- Portland, OR is saving an estimated $200 million by prohibiting logging in most of its Bull Run watershed. The city is closing logging roads and removing culverts and other infrastructure in order to maintain downstream water quality and secure ancillary benefits for wildlife. This investment has helped Portland to secure clean water and thereby qualify for a filtration avoidance waiver from the U.S. Environmental Protection Agency (EPA), saving the utility the cost of a new filtration plant.
Barriers to Expanding Green Infrastructure
Despite the growing number of success stories, the practice of green infrastructure investment has yet to reach scale, leaving substantial opportunities for enhanced services and cost savings unrealized.
The struggle to get to scale can be associated with a long list of institutional challenges, including knowledge gaps and old habits of defaulting to gray infrastructure. For example, water utilities are largely staffed with engineers trained to build gray infrastructure. Accounting standards currently do not allow water utilities to use the same finance mechanisms for natural capital that are typically available for gray infrastructure. And key enabling agencies like the U.S. EPA are sometimes slow to sanction innovative solutions like green infrastructure, due to standard operating procedures that often center on gray infrastructure.
Pushing for a Tipping Point
However, there are encouraging signs that the green infrastructure approach is nearing a tipping point in the United States. The American Water Works Association (AWWA) is increasingly engaged with its member utilities in the area of “source water protection”—which often centers on green infrastructure. Major cities like Denver, New York, Philadelphia, and San Francisco are starting to test out green infrastructure for water management, acting as models to inspire and educate other communities. And a growing number of conservation groups are now specializing in the development and implementation of green infrastructure investment programs.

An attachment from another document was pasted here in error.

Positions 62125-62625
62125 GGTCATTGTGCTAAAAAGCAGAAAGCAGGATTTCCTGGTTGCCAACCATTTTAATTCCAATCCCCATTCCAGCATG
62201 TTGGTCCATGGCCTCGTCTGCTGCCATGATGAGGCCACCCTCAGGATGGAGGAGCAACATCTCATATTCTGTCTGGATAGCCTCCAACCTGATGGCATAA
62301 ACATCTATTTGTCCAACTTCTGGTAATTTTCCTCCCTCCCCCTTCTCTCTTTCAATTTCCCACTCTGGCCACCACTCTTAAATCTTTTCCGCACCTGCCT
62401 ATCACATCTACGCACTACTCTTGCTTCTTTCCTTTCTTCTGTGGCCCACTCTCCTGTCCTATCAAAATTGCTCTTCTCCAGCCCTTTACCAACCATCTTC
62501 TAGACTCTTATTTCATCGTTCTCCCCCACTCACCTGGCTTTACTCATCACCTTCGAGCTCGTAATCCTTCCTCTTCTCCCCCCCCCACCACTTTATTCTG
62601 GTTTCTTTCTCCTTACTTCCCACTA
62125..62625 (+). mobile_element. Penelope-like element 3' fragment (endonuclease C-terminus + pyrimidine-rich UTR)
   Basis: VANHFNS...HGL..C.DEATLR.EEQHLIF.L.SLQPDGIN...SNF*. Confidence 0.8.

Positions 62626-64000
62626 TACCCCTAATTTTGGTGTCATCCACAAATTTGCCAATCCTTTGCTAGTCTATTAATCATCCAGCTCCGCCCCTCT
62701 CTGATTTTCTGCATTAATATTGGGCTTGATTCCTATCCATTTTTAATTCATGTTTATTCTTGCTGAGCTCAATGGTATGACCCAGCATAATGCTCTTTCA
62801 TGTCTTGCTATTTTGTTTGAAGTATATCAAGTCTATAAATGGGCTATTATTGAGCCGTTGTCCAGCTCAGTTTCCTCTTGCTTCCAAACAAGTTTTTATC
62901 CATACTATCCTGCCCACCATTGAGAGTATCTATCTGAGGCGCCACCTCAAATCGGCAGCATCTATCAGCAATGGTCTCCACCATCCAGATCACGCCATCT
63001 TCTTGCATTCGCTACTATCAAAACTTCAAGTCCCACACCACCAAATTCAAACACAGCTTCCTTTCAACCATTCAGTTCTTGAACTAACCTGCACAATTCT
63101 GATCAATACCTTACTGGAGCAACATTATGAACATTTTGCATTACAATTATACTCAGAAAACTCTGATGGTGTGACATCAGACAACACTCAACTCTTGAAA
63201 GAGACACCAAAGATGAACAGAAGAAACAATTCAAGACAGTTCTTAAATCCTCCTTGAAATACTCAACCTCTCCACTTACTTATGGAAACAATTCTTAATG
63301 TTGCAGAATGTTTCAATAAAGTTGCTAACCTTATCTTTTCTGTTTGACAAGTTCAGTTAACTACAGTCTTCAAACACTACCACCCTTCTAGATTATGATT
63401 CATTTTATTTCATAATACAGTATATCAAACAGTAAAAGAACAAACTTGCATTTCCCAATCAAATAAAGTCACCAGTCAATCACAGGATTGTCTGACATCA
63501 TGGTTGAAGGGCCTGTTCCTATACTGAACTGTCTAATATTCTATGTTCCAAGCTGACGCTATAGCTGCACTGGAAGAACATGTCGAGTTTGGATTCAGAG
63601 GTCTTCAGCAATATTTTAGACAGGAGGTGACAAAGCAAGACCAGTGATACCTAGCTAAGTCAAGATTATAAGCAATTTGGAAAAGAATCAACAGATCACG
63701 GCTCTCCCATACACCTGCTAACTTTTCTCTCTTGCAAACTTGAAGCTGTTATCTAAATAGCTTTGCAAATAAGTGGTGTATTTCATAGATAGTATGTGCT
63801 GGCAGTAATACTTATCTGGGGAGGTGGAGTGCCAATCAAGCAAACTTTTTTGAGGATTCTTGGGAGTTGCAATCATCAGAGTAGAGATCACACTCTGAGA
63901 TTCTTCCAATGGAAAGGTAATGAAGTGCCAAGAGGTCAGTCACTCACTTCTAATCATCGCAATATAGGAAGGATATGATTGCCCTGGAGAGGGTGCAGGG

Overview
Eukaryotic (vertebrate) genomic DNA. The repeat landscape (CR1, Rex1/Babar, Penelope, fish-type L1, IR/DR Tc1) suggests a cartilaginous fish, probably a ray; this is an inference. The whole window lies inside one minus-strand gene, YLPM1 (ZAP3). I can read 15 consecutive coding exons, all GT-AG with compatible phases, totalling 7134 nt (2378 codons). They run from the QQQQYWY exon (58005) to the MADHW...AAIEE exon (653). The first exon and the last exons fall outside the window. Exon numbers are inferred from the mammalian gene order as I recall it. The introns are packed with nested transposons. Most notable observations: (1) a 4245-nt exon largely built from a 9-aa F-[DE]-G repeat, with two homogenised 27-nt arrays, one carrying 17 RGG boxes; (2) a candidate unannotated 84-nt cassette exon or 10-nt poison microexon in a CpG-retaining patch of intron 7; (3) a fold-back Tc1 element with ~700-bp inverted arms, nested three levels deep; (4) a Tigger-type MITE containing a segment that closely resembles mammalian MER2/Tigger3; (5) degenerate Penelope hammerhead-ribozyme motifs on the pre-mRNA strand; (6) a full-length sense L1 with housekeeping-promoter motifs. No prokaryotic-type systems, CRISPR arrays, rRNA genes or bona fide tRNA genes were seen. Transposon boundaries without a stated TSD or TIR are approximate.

There’s also a push to provide more resources to help water utilities and other decision makers invest in green infrastructure. At the recent ACES and Ecosystem Markets Conference—which brings together the science, practical, institutional, and decision-making sectors of the ecosystem services community—WRI announced a forthcoming document for green infrastructure investment, a joint effort with Earth Economics and the Manomet Center for Conservation Sciences. With the working title “Investing in Green Infrastructure for Source Water Protection,” this guidance document is intended to provide water utilities, local conservation groups, and private businesses with a persuasive case, a road map of next-steps, and/or overarching guidance to integrate green infrastructure into decision-making. The guide is set to be released in 2013, and is just one part of a broader push by WRI and our partners to bring green infrastructure investment to a tipping point.
We’re in a critical moment—natural ecosystems continue to degrade, existing gray infrastructure continues to age, and costs continue to rise. Even if just a portion of upcoming water infrastructure investment is directed toward green infrastructure, the opportunities for cost savings and water-related benefits are immense.